> > download an image of chris here, but I only support gif, so don't bother
> > sending me a .png". In a perhaps more useful scenario the user agent may
> > tell the server "don't bother sending me an image, I'm a screen reader,
> > do you have anything my user could listen to?". In this sense, the
> > document's author didn't have to code against or account for every
> > possible "context" out there, the author merely puts a reference to a
> > higher-level representation that should remain forward-compatible with
> > evolving servers and user-agents.
> > By passing a list of accepted mimetypes, the accept http header provides
> > this ability to serve context-aware resources, which starts to feel like
> > a contender for catering to your middle bullet.
> > To that end, new mime-types could be defined to encapsulate media
> > type/bit rate combinations.
> > Or the accept header might remain confined to media types and acceptable
> > bit rate information might get encapsulated into a new header, such as:
> > X-Accept-Bitrate .
> > If you combined the above approach with existing standards for http byte
> > range requests, there may be a mechanism there to cater to your 3rd
> > bullet as well: when network conditions deteriorate, the client could
> > interrupt the current stream and issue a new request "where it left off"
> > to the server. Although this likel wouldn't work because a byte range
> > request would mean nothing on files of two different sizes. For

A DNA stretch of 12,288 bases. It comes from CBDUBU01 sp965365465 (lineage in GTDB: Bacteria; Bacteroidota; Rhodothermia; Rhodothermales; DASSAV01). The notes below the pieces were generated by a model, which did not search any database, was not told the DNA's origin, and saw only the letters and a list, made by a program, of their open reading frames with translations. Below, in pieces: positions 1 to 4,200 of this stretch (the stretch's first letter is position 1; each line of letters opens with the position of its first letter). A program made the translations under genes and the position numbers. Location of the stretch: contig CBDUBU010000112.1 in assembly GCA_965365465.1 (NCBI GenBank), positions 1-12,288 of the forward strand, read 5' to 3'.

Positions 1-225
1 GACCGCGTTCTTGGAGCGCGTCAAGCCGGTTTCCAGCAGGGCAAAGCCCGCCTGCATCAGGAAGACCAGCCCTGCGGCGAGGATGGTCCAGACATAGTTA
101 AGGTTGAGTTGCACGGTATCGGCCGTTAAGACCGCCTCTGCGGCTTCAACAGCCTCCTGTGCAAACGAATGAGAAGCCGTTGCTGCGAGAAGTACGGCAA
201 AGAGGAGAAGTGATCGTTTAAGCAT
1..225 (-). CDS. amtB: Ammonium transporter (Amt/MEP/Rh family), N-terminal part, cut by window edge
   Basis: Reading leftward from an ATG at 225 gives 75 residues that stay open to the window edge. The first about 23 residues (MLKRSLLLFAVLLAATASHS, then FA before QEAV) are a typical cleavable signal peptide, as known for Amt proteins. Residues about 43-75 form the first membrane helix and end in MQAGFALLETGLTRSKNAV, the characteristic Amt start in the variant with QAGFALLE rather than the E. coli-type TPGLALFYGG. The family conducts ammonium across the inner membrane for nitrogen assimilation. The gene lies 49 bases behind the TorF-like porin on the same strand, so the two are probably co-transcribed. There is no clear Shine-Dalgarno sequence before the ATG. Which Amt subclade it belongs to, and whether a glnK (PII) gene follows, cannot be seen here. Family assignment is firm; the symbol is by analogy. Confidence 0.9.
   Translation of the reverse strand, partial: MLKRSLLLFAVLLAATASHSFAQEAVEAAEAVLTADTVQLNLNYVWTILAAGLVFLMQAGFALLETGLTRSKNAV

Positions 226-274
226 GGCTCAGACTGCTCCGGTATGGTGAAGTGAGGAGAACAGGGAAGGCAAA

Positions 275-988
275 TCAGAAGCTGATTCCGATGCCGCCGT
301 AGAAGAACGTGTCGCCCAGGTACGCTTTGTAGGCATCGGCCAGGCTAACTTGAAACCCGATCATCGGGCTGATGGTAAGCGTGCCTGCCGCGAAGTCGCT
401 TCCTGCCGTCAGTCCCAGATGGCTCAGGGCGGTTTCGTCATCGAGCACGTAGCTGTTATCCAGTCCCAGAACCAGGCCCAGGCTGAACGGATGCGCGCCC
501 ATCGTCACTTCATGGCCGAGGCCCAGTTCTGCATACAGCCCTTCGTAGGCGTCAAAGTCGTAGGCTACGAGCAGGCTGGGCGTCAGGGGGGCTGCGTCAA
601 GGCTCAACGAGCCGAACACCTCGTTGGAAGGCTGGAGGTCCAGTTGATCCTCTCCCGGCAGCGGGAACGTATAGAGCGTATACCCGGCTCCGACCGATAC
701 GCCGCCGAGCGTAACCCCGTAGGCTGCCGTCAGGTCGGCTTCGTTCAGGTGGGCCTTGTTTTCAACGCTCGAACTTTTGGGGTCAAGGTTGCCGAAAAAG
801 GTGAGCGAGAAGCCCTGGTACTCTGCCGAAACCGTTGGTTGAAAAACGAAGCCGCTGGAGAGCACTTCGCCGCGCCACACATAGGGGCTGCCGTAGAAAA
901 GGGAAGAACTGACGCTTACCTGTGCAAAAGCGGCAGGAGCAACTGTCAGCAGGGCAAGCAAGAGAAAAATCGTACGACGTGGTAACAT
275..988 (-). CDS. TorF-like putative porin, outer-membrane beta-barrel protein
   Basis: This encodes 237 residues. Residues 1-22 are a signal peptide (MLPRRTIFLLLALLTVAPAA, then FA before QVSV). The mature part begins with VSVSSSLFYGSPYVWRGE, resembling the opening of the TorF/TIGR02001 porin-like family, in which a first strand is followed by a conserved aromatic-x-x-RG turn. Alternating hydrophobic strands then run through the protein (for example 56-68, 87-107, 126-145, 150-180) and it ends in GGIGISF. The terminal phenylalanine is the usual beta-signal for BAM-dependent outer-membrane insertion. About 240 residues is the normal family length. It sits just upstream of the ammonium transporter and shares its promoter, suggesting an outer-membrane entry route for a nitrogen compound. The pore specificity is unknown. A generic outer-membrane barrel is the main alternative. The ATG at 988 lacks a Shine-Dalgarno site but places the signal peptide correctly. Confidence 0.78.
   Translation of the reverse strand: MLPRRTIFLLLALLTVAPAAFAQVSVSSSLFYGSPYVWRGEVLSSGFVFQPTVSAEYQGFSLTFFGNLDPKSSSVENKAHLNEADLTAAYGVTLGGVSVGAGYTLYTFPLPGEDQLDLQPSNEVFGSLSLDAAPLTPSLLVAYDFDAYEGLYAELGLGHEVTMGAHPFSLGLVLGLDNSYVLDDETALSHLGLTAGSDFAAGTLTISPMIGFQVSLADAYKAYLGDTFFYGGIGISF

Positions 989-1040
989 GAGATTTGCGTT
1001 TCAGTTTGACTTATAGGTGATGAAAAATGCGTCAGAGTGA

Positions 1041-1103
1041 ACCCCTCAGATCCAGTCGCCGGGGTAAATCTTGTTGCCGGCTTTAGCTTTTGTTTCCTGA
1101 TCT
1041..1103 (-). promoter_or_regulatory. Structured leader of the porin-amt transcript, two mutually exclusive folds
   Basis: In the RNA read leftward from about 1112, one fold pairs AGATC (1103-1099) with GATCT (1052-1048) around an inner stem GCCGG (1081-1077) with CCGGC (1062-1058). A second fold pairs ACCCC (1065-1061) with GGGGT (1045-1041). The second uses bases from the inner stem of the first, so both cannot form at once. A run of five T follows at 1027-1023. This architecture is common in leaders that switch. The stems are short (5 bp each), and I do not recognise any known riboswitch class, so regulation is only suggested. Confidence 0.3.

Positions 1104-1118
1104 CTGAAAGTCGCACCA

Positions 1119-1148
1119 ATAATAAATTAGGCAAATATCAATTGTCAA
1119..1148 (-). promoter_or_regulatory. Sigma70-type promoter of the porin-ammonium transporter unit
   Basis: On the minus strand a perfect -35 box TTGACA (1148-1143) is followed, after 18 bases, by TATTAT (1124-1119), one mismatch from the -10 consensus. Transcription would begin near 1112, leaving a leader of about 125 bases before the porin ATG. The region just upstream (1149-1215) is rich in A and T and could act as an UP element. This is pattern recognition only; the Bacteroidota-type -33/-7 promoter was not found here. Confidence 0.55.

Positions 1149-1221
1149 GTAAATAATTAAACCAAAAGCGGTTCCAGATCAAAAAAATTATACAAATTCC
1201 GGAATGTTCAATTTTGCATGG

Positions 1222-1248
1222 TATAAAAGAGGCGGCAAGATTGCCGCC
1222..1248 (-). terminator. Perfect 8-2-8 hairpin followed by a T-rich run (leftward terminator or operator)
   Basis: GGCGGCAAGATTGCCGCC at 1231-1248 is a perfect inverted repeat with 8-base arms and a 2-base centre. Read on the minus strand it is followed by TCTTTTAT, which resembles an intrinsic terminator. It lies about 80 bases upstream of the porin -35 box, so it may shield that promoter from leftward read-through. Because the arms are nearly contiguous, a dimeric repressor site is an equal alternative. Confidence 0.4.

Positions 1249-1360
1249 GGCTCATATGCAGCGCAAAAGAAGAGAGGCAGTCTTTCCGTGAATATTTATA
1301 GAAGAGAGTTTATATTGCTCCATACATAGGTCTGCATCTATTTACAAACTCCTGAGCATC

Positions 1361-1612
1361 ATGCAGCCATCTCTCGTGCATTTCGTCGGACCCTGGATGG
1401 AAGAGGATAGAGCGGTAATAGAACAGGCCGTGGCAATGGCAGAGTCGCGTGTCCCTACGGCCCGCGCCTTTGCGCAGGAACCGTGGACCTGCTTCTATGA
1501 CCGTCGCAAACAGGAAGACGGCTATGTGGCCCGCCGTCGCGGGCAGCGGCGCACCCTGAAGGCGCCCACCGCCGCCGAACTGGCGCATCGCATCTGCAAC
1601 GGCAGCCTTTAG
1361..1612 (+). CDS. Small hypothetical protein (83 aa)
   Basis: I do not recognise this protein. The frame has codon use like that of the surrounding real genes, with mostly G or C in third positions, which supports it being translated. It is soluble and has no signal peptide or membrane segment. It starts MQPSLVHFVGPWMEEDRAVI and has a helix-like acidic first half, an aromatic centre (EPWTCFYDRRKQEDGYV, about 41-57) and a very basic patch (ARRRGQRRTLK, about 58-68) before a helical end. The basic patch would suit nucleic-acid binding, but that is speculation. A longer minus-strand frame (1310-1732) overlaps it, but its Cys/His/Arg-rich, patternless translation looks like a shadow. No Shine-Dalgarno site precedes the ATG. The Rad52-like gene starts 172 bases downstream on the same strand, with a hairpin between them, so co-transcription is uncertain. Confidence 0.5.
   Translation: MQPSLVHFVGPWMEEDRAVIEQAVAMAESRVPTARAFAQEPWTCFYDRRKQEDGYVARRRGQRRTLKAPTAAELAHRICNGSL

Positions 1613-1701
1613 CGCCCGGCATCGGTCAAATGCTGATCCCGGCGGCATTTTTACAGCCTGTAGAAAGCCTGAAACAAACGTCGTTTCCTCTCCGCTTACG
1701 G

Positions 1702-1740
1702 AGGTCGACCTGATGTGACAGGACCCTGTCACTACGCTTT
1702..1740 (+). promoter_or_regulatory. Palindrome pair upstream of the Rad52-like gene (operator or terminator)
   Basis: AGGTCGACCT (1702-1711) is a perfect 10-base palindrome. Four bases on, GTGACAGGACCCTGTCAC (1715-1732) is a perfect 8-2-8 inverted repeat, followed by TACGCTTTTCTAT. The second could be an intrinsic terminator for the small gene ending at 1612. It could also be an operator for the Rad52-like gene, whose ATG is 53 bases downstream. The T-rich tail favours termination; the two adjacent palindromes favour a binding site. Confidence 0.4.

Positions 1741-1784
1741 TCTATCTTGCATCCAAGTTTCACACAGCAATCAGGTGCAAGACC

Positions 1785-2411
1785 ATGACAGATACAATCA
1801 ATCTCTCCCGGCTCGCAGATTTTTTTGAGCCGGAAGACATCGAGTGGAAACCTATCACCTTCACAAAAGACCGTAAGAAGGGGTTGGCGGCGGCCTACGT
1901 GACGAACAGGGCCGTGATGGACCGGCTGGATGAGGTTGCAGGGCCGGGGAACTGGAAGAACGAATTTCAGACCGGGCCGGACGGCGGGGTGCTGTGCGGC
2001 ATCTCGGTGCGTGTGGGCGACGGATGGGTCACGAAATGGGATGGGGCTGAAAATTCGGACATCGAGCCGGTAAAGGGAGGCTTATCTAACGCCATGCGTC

> > playbacked media, time codes would be needed to define range.
> On Tue, 25 May 2010, Silvia Pfeiffer wrote:
> > That's not quite sufficient, actually. You need to know which byte range
> > to retrieve or which file segment. Apple solved it by introducing a m3u8
> > file format, Microsoft by introducing a SMIL-based server manifest file,
> > Adobe by introducing a XML-based Flash Media Manifest file F4M. That
> > kind of complexity canot easily be transferred through HTTP headers.
> > The idea of the manifest file is to provide matching transition points
> > between the different files of different bitrate to segments or byte
> > ranges. This information has to somehow come to the UA (amongst other
> > information as available in typical manifest files). I don't think that
> > can be achieved without a manifest file.
> On Fri, 28 May 2010, Jeroen Wijering wrote:
> > Indeed, one such key condition is the current dimensions of the video
> > window. Tracking this condition allows user-agents to:
> > *) Not waste bandwidth, e.g. by pushing a 720p video in a 320x180 video
> > tag.
> > *) Respond to changes in the video display, e.g. when the video is
> > switched to fullscreen playback.
> > Providing the different media options using <source> elements might
> > still work out fine, if there's a clearly defined API that covers all
> > scenarios. A rough example:
> > <video>
> > <source bitrate="100" height="120" src="video_100.mp4" type="video/mp4;
> codecs='avc1.42E01E, mp4a.40.2'; keyframe-interval='00:02'" width="160">
> > <source bitrate="500" height="240" src="video_500.mp4" type="video/mp4;
> codecs='avc1.42E01E, mp4a.40.2'; keyframe-interval ='00:02'" width="320">
> > <source bitrate="900" height="540" src="video_900.mp4" type="video/mp4;
> codecs='avc1.42E01E, mp4a.40.2'; keyframe-interval ='00:02'" width="720">
> > </video>
> > This example would tell the user-agent that the three MP4 files have a
> > keyframe-interval of 2 seconds - which of course raises the issue that
> > fixed keyframe-intervals would be required.
> > The user-agent can subsequently use e.g. the Media Fragments API to
> > request chunks, switching between sources as the conditions change.
> It seems to me that we are not lacking in solutions in this space -- it
> would behoove us to try to leverage the existing solutions rather than
> making up new ones. Have the above solutions been tried in browsers?
Apple's m3u files work in Safari. There is no implementation for WebM or Ogg